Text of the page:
KIDS
May 27, 2015

Cell Phones, Boredom and Playgrounds

When parents and caregivers get on their phones to relieve boredom at the playground, they pay less attention to their kids.

Life at the playground has changed now that parents and caregivers bring their cell phones with them. And many are feeling guilty about it, according to a new study.

While other studies have looked at cell phone use on playgrounds from a distance, this one went further. Researchers recorded over 40 hours of adults' behavior at playgrounds in Seattle. They also interviewed parents, nannies and other adults about their cell phone use.

Phone use did have its consequences. It was much more distracting than the users realized.

Feelings fell into three main camps. Most of the adults watching kids (44%) felt that they should restrict phone use on the playground, and felt guilty for not doing so; 28% felt that most “adult-focused” cellphone use was perfectly appropriate; and 24% felt it was important to eliminate or at least minimize cell phone use while watching children and lived up to that ideal.

Overall, cell phone use was fairly low. About two-thirds of the caregivers were observed using their cell phones less than 5% of their time and many uses were for 10 seconds or less. But phone use did have its consequences. It was much more distracting than the users realized.

When children tried to interrupt an adult using a cell phone — asking the adult to look at them or settle a dispute or for some other reason, more than half of the time (56%), the adult failed to respond, speak or even look away from the phone. When these adults were not on the phone, but chatting with a friend, helping another child or simply staring into space, a child's request was only ignored 11% of the time.

Adults tended to overestimate how responsive they were to children's requests for attention while using their phone.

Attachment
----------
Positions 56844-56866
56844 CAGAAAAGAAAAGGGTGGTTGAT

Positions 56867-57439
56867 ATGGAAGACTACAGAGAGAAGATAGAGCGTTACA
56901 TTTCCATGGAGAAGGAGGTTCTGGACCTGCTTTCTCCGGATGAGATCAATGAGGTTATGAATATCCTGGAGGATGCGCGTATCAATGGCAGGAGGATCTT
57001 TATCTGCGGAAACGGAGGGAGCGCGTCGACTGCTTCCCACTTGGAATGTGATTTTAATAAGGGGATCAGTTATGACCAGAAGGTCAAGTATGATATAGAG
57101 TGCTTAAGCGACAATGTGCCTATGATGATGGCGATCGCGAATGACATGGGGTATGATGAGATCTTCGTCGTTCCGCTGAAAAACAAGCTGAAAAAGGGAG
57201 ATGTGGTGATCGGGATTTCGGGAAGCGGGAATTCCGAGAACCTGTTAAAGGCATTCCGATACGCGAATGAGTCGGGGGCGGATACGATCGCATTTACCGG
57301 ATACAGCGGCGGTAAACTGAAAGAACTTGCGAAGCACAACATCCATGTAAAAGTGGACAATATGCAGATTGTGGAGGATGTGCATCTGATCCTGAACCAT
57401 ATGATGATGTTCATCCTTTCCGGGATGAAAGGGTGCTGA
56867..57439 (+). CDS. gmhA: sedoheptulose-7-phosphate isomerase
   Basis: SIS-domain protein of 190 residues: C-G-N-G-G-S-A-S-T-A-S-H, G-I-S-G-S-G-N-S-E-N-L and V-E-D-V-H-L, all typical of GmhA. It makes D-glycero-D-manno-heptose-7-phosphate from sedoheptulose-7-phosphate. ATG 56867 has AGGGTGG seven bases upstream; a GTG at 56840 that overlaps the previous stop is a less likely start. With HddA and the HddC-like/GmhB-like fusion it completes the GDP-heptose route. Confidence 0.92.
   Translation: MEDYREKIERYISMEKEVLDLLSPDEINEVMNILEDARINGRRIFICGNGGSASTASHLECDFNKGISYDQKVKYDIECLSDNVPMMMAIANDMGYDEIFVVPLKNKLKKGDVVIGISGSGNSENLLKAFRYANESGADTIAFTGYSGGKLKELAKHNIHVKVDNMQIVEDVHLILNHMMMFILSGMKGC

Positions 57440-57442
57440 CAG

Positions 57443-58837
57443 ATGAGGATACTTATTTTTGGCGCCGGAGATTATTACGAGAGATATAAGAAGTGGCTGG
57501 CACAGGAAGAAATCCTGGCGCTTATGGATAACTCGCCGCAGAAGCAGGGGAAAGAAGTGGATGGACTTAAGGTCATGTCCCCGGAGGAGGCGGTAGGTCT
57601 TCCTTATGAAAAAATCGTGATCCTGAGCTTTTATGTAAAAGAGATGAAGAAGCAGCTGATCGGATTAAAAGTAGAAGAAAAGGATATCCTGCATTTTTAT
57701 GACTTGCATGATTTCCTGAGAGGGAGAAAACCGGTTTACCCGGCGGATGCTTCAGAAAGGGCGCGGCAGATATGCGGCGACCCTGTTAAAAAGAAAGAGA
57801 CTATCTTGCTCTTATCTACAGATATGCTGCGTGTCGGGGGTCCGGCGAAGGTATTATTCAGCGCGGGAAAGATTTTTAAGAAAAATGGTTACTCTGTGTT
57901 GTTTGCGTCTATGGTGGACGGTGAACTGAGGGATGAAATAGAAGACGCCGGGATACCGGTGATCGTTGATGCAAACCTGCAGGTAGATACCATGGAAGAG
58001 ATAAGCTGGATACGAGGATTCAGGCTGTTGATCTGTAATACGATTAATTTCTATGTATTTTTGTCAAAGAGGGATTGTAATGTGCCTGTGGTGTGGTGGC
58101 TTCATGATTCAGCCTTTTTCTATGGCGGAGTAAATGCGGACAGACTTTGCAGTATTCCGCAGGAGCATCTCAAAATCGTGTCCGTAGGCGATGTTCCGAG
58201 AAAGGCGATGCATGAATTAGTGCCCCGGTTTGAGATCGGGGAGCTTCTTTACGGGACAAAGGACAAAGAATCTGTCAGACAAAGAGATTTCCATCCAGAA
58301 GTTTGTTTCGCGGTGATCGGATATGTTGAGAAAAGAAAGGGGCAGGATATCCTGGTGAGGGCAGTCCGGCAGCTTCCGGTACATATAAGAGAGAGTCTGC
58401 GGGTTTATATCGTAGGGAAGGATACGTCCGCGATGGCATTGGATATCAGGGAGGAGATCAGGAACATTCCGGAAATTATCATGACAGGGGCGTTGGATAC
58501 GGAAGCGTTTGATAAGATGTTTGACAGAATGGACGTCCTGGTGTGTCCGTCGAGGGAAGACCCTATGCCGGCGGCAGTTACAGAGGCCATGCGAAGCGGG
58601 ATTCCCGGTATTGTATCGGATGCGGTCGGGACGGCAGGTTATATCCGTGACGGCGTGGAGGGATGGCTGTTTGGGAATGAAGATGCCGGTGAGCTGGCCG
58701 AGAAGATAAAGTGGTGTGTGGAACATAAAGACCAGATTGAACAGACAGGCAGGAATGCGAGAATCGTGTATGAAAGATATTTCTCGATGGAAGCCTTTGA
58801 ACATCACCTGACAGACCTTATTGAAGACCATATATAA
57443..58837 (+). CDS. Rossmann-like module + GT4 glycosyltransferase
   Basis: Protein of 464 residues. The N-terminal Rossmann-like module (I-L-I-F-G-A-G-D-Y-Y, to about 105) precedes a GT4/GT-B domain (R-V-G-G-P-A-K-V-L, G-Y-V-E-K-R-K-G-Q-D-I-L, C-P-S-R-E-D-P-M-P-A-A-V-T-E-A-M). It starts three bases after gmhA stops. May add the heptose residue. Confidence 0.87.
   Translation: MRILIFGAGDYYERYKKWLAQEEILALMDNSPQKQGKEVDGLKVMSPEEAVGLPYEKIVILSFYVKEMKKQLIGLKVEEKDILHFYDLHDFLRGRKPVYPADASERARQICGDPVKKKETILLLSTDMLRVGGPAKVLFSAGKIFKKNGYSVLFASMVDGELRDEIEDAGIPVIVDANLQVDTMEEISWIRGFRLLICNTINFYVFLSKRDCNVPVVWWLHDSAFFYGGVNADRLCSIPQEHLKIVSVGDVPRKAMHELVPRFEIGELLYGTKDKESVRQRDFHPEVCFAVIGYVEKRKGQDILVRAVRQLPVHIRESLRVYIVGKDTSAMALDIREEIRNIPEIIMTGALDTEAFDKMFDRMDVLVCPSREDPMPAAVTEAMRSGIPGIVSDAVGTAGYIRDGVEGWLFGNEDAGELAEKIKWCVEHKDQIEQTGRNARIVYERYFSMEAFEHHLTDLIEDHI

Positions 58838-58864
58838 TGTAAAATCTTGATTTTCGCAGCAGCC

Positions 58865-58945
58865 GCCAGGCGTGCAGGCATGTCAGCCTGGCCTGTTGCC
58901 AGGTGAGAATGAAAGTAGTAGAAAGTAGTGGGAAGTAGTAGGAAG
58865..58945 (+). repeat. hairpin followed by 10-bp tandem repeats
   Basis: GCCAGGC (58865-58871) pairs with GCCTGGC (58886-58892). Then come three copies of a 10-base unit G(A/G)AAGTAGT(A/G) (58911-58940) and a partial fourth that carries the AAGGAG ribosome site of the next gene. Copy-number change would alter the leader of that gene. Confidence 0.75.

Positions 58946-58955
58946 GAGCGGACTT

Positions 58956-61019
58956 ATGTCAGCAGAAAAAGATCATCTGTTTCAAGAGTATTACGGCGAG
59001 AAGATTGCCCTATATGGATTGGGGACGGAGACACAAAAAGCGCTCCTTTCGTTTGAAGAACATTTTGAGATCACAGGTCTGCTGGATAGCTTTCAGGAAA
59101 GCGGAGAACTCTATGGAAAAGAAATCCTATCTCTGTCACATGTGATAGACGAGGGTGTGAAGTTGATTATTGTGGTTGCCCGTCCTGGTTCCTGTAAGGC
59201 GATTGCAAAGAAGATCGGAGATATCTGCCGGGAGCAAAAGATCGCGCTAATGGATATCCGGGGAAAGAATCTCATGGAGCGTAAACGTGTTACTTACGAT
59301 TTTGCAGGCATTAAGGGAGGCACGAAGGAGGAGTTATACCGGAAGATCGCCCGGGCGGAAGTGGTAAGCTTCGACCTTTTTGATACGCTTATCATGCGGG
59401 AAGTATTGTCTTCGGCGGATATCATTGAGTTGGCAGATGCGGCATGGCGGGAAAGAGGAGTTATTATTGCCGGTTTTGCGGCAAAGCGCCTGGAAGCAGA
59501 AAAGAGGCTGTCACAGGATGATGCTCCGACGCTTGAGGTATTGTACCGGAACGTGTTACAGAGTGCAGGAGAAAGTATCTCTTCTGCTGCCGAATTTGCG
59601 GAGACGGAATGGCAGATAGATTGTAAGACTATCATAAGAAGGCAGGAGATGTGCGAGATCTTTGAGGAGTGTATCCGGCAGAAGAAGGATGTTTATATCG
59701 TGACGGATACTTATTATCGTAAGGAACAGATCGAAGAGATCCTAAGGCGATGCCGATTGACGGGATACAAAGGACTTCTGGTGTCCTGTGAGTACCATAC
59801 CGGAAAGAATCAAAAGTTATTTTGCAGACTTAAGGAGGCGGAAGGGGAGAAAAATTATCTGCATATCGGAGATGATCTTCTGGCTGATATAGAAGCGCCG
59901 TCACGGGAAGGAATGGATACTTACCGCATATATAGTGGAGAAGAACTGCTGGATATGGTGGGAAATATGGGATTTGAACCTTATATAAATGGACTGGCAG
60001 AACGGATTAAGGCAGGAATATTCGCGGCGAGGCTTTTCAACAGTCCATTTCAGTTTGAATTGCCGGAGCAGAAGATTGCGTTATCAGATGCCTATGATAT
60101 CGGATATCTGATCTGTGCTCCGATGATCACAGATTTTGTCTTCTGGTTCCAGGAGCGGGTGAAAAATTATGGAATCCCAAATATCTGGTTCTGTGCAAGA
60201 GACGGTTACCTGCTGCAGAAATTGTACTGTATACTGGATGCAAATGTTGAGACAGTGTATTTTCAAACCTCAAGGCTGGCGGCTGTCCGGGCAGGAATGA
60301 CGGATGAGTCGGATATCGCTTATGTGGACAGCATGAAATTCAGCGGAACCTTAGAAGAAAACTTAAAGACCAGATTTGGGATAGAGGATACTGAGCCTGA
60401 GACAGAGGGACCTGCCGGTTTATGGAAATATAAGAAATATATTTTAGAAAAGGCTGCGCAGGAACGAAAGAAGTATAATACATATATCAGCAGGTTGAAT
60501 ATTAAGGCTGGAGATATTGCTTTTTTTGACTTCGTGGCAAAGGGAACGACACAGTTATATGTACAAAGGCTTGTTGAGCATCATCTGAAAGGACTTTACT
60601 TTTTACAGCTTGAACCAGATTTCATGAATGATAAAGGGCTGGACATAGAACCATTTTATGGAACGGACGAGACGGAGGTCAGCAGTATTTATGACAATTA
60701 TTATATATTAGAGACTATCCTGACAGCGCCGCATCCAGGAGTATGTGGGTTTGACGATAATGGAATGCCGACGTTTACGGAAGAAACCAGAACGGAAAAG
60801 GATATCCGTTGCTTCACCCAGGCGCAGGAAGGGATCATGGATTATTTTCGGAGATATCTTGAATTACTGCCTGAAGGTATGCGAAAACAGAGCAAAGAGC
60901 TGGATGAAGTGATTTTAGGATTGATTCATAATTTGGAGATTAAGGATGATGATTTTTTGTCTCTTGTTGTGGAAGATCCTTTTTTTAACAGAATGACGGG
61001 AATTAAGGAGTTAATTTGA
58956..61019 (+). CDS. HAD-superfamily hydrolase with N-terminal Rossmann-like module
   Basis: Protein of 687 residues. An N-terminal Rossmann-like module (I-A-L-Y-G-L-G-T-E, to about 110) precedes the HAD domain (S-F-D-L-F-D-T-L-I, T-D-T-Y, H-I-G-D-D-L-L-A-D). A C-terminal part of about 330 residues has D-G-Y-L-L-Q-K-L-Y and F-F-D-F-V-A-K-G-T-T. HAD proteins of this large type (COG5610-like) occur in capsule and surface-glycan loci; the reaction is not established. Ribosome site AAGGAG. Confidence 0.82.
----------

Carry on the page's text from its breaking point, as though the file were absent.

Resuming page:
So maybe cell phone users do have something to feel guilty about. It certainly seems to be taking their attention away from the children. Even worse, adults tended to overestimate how responsive they were to children's requests for attention while using their phone. They realized that being on the phone was distracting, but many mistakenly thought that a child's request for attention would filter through and bring their mind back to playground.

Boredom was the single greatest factor prompting people to reach for their phones.

Phone app designers could help ease all this guilt by making it harder for people to access or stay on their phones. Tools like a parenting mode with limited functionality or scrolling options that end after five or ten items or even a simple password screen can force users to spend more time in the outside world.

Imagine a feature like the V-chip on a TV, with children deciding which phone functions to block and which to allow their parents to access. Hopefully, parents are monitoring children's screen time, so turnabout is fair play.

The study was presented at the Association for Computing Machinery's Computer Human Interface (CHI) 2015 conference.

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